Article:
The War Years


Syl Apps was the face of the Maple Leafs during the franchise's greatest era.

On this Remembrance Day, 2010, I’d thought it would be fitting to take a look back at the Toronto Maple Leafs during the years of the Second World War.

Having been on the losing side of the Stanley Cup Finals for three consecutive years (Chicago, Boston, New York) to close out the 1930s, the Leafs remained on the verge of becoming a championship team. Unfortunately, pending greatness would instead be put on hold as the roster would be decimated while players answered their country’s call to duty in the early 1940s.

The following is a quick synopsis of the Maple Leafs‘ successes and struggles during the war years, and the glory that would ultimately follow.

Playoff Format (1938 – 1942, seven-team league)

Round 1
Series A –> 1st place vs 2nd place, best of seven –> Winner proceeds to Cup Final
Series B –> 3rd place vs 4th place, best of three –> Winner proceeds to Round 2
Series C –> 5th place vs 6th place, best of three –> Winner proceeds to Round 2

Round 2
Series B winner vs Series C winner, best of three –> Winner proceeds to Cup Final

Stanley Cup Final
Series A winner vs Round 2 winner

Playoff Format (1942 to 1967, six-team league)

Round 1
Series A –>1st place vs 3rd place, best of 7
Series B –>2nd place vs 4th place, best of 7

Stanley Cup Final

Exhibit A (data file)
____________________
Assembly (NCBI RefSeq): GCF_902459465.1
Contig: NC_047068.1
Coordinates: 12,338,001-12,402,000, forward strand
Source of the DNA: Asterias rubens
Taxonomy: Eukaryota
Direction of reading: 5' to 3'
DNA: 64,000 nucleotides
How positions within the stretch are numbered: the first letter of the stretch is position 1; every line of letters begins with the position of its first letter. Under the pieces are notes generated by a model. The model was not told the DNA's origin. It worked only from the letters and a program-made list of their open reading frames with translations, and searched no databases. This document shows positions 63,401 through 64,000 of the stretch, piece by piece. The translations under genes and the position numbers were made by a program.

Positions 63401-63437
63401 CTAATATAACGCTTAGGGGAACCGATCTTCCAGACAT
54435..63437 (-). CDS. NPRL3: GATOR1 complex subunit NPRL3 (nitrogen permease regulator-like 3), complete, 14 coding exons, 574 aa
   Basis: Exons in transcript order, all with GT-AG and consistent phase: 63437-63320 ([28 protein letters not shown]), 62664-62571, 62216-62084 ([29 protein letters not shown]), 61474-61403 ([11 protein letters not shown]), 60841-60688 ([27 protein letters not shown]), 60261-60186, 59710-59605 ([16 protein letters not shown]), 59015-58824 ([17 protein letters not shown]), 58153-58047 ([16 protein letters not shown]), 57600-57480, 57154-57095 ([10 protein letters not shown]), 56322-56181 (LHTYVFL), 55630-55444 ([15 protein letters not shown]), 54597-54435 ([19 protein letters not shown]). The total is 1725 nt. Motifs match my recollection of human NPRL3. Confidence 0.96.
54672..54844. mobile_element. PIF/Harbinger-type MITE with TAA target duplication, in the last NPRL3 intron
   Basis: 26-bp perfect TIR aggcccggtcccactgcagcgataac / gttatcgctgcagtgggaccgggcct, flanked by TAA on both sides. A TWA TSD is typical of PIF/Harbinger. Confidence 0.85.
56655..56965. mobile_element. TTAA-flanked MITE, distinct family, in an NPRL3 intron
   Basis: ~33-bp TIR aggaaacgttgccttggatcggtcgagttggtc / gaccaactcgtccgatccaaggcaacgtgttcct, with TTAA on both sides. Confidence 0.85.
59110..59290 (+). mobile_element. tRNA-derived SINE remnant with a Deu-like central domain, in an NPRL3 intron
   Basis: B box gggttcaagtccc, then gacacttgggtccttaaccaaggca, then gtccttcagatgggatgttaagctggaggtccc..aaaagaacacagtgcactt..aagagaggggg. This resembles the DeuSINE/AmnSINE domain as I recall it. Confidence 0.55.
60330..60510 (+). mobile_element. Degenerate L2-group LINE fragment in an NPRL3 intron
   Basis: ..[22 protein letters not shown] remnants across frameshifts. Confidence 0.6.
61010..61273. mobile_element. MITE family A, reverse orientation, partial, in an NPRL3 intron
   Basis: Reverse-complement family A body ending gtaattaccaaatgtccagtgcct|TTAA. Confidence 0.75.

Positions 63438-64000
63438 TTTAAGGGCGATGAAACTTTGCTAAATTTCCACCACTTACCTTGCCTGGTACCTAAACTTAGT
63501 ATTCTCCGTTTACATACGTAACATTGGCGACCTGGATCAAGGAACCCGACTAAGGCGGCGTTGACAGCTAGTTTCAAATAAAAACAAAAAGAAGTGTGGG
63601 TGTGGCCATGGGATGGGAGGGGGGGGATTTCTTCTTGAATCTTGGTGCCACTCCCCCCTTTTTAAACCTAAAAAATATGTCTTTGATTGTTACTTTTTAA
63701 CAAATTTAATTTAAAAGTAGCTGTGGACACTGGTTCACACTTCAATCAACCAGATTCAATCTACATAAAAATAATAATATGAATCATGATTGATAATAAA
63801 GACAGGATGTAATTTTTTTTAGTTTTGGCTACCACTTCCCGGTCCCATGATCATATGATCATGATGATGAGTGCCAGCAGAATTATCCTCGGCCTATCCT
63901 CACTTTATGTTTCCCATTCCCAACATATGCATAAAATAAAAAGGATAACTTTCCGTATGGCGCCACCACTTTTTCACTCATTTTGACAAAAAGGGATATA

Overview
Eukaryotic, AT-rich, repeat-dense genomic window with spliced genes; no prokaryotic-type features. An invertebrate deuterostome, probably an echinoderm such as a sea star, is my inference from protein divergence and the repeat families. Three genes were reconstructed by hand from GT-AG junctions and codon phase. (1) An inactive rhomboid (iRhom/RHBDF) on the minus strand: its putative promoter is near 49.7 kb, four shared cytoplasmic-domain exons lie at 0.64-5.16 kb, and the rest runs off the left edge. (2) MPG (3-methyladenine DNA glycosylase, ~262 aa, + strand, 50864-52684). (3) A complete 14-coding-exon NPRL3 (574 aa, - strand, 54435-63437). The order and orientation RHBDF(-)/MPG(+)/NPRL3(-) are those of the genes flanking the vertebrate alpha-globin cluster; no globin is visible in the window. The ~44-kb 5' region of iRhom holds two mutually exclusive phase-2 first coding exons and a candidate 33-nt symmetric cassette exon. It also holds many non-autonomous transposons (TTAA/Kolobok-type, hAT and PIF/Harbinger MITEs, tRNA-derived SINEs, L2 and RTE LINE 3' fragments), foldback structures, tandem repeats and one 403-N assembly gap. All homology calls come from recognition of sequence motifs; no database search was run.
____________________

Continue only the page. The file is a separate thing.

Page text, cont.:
Series A winner vs Series B winner


The 1939-40 Maple Leafs, despite injuries to front-line forwards Syl Apps and Sweeney Schriner, managed to finish third overall behind strong defensive play and goaltending: Turk Broda won 25 games and posted a 2.23 GAA, appearing in 47 of the season’s 48 games. The electrifying Gord Drillon, two years removed from winning the Calder trophy as the NHL’s top rookie, led the way with 21 goals and 19 assists in 43 games (placing him 4th overall in the league scoring race). However, after sweeping both Chicago and Detroit in the first two rounds of the playoffs, the Leafs would fall to the New York Rangers in six games in the Final.


With a new coach in former long-time defender Hap Day, the Maple Leafs would place second overall in the league, finishing as the only team to feature three 20-goal scorers (Drillon, Apps, Schriner). Broda would record 28 wins and better his GAA to an even 2.00, while appearing in all 48 games. But despite the optimism with which the franchise entered the playoffs, the Leafs were oustered in a 7-game first round series by the  Boston Bruins, who would go on to capture the Stanley Cup.


Determined to avoid a repeat of the embarrassment of the previous season’s first round exit, the Maple Leafs bolstered their offense by trading depth players Red Heron and Gus Marker (along with prospect Nick Knott and cash) for veteran scoring winger Lorne Carr. Led once more by Apps and Drillon, and having nine players (including Carr) reach double digits in goals, the Leafs would once again finish second overall in the standings. In a six-game first round set, the Leafs would knock off their long-time nemesis, the New York Rangers, to earn a trip to the Stanley Cup Finals … where history would be made.